26 June 2015


    In a new project we wanted to give the user options when they swipe across a table view cell. Most people know that in the Mail app for iOS 8 you can swipe and expose 3 buttons “More” “Flag” and “Archive”. Lets look to see how we can display our own buttons with different colors and titles, then do something when they are tapped.


    UITableViewRowAction object defines a single action to present when the user swipes horizontally in a table row. In an editable table, performing a horizontal swipe in a row reveals a button to delete the row by default. This class lets you define one or more custom actions to display for a given row in your table. Each instance of this class represents a single action to perform and includes the text, formatting information, and behavior for the corresponding button.

    To add custom actions to your table view’s rows, implement the tableView:editActionsForRowAtIndexPath: method in your table view’s delegate object. In that method, create and return the actions for the indicated row. The table handles the remaining work of displaying the action buttons and executing the appropriate handler block when the user taps the button.

    func tableView(tableView:UITableView, editActionsForRowAtIndexPath indexPath:NSIndexPath)->[AnyObject]?{let more =UITableViewRowAction(style:.Normal, title:"More"){ action, index in
            println("more button tapped")}
        more.backgroundColor =UIColor.lightGrayColor()let favorite =UITableViewRowAction(style:.Normal, title:"Favorite"){ action, index in
            println("favorite button tapped")}
        favorite.backgroundColor =UIColor.orangeColor()let share =UITableViewRowAction(style:.Normal, title:"Share"){ action, index in
            println("share button tapped")}
        share.backgroundColor =UIColor.blueColor()return[share, favorite, more]}

    Use this method when you want to provide custom actions for one of your table rows. When the user swipes horizontally in a row, the table view moves the row content aside to reveal your actions. Tapping one of the action buttons executes the handler block stored with the action object.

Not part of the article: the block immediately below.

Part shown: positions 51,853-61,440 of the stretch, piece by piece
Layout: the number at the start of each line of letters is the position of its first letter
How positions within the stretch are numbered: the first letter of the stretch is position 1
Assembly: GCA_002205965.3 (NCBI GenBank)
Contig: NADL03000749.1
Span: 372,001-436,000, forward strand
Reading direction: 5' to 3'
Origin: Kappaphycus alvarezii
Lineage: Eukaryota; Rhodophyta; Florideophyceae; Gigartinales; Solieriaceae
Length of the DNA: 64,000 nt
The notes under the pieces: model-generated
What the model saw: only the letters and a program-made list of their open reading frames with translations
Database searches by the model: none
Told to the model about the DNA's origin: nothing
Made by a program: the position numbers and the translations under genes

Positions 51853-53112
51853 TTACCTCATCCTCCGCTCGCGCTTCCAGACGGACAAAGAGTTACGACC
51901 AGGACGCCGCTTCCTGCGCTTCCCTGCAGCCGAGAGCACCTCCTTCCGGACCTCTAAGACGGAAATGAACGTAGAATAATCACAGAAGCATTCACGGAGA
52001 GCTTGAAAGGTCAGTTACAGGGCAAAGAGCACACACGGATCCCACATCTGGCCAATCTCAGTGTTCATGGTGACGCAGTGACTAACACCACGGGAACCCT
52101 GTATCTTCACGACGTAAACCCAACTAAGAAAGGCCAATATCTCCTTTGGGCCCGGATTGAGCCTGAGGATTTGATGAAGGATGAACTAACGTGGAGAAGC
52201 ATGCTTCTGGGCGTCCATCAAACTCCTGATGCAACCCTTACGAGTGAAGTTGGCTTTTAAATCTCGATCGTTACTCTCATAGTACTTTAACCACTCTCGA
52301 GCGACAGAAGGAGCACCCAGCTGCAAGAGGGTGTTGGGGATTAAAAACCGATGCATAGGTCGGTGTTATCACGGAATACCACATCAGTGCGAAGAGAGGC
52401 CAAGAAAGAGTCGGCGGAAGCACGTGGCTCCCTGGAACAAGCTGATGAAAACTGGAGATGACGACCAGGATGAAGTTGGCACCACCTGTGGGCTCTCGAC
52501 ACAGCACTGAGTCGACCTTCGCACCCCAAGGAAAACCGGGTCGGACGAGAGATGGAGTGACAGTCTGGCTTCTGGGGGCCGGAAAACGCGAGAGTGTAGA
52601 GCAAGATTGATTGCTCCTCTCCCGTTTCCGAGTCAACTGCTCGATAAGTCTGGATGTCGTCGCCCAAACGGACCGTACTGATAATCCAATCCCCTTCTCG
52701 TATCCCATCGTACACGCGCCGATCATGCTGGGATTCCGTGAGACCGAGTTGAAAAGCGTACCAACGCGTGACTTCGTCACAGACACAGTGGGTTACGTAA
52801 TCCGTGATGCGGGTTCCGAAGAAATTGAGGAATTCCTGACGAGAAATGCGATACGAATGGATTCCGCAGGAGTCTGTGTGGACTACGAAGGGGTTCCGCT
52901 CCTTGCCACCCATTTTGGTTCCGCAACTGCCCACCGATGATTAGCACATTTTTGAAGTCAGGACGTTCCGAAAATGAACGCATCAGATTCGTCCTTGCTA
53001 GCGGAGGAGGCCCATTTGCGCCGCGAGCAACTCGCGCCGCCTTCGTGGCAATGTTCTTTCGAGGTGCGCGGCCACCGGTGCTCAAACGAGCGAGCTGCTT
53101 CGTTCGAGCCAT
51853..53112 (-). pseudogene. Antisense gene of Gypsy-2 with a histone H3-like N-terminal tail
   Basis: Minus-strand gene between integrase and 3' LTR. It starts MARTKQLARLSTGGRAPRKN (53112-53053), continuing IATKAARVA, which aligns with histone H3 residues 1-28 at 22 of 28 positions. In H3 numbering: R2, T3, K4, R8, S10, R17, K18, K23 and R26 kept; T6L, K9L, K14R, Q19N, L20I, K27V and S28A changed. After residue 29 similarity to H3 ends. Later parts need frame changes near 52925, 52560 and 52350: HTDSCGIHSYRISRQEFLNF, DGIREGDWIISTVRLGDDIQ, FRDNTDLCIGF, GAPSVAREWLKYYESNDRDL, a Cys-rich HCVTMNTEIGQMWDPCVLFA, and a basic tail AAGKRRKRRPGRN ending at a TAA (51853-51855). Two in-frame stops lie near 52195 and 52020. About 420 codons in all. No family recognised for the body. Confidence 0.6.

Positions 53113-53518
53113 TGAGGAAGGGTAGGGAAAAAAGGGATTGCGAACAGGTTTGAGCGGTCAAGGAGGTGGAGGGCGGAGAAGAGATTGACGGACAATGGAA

This method returns an array of UITableViewRowAction objects representing the actions for the row. Each action you provide is used to create a button that the user can tap.

    Here’s what it looks like when a user swipes across the cell.

    Screen Shot 2015-05-12 at 1.32.29 PM

    To get this working working, you will need to implement the following two methods on your UITableView’s delegate.

    func tableView(tableView:UITableView, canEditRowAtIndexPath indexPath:NSIndexPath)->Bool{// the cells you would like the actions to appear needs to be editablereturntrue}
    func tableView(tableView:UITableView, commitEditingStyle editingStyle:UITableViewCellEditingStyle, forRowAtIndexPath indexPath:NSIndexPath){// you need to implement this method too or you can't swipe to display the actions}

    The first method canEditRowAtIndexPath enabled what rows you would like to make editable within the table. The second commitEditingStyle needs to be included in your class or you will not be able to swipe open the action buttons.

    It’s interesting to note that in iOS 8 Apple opened upeditActionsForRowAtIndexPath for developers. It was a private API in iOS 7 that Apple used in their Mail app. Looks like they are doing this again with some newer features. In iOS8 the ability to swipe completely across a cell to implement the action in the array is private, as well as the ability to swipe from the left side to display other action buttons. Features to look for in iOS 9.

    You can grab the full source code for this tutorialNote: Created using XCode 6.3 (Swift 1.2).


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